The team is comprised of geneticists, bioinformaticians, engineers and technology experts aiming to change the way genomic data is analyzed, shared, and stored.

Genoox has raised $12 million to date from Triventures, the lead healthcare investor, Inimiti Capital and Glilot Capital Partners, all superb venture-capital firms investing in leading healthcare and data-driven tech entrepreneurs.

In terms of how this company’s technology impacts our lives, a child with an unidentified, rare disease can now have their DNA rapidly sequenced in order to determine a possible genetic cause. However, what does the clinician then do with that information? The rapid pace of new clinical research publications and reference literature makes it highly challenging for clinicians to keep pace and provide answers on the clinical condition that is a perfect match with the specific genetic alteration.

Genoox peels back the layers to understand a person’s genome. It helps the clinician sort through complex genetic data, clinical publications, phenotypes and family history in order to provide a diagnosis and personalized treatment plan based on a person’s unique DNA. Pretty remarkable.

As far as the business is concerned, Genoox has grown its customer base and initiated partnerships with medical centers and research facilities, including the Center for Genetic Medicine Research at Children’s National Medical Center at the University of Michigan, Sinai Healthcare Services, Scripps Research Institute, Washington University as well as with global pharmaceutical companies. The company has also partnered with Bionano Genomics to create an integrated solution that enhances the reading of its optical mapping to assist with the detection of disease-causing variants. In addition, Genoox has been selected by the Israeli government’s landmark genome initiative, Mosaic, to analyze the genetic data of 100,000 sequenced citizens.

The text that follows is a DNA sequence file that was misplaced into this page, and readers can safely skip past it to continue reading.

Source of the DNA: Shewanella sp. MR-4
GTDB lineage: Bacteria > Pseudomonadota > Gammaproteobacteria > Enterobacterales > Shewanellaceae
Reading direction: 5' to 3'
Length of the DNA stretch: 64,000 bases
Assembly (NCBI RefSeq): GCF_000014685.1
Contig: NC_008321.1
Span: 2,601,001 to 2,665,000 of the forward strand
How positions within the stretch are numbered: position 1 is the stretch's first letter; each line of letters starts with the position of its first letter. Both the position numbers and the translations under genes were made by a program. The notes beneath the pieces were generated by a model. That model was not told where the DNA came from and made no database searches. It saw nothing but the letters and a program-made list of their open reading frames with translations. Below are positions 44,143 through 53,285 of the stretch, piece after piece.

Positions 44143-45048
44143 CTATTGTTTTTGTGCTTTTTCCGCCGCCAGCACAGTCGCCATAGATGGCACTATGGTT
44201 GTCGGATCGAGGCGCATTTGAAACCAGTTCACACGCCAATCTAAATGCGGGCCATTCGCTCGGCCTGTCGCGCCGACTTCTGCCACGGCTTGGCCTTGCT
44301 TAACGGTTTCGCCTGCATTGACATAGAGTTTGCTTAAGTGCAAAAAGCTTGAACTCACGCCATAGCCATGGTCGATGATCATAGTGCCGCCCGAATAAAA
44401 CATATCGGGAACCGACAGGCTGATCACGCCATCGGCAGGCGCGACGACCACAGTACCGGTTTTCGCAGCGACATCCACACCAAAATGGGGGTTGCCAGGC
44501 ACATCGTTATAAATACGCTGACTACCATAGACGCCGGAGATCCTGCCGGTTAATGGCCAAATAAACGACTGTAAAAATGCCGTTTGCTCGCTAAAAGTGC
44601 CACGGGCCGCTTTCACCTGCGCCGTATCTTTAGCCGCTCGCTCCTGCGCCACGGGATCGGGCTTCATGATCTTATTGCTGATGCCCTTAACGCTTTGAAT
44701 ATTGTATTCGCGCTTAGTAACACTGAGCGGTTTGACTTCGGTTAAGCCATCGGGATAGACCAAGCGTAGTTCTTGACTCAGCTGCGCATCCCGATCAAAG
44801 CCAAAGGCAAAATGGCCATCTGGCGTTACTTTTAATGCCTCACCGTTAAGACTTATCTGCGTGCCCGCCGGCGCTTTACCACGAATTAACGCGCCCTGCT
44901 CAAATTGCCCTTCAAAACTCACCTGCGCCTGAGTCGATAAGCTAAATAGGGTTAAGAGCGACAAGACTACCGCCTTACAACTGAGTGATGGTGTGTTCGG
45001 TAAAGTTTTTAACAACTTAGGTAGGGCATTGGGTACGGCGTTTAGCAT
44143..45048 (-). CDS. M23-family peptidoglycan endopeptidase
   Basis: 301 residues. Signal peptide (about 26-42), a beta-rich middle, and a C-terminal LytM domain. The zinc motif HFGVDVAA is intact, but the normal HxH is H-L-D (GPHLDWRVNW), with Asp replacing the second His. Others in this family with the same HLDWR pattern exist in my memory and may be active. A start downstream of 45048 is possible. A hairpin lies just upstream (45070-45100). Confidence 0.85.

Genoox doesn’t focus solely on providing a solution for the interpretation process that clinicians go through, but has also set out to assist them in making new discoveries, consulting and sharing their knowledge. It has recently launched its community solution with which professional users across research and medical facilities can, for the first time, securely share complex research using a set of customizable tools, and engage in dedicated forum discussions on disease areas to advance science.

The bottom line is, Genoox removes the final barrier to widespread, timely interpretation of clinical NGS data, enabling personalized medicine for mainstream patient care. Their platform is used in the diagnosis and treatment of genetic disorders and cancer, as well as new drug discovery and family planning.

Technology has been known to democratize and disrupt old industries that haven’t evolved. We’ve seen it in transportation, hospitality, communications and more, but I don’t think anyone expected to see technology disrupt genomics so quickly and fundamentally. Genoox does exactly that.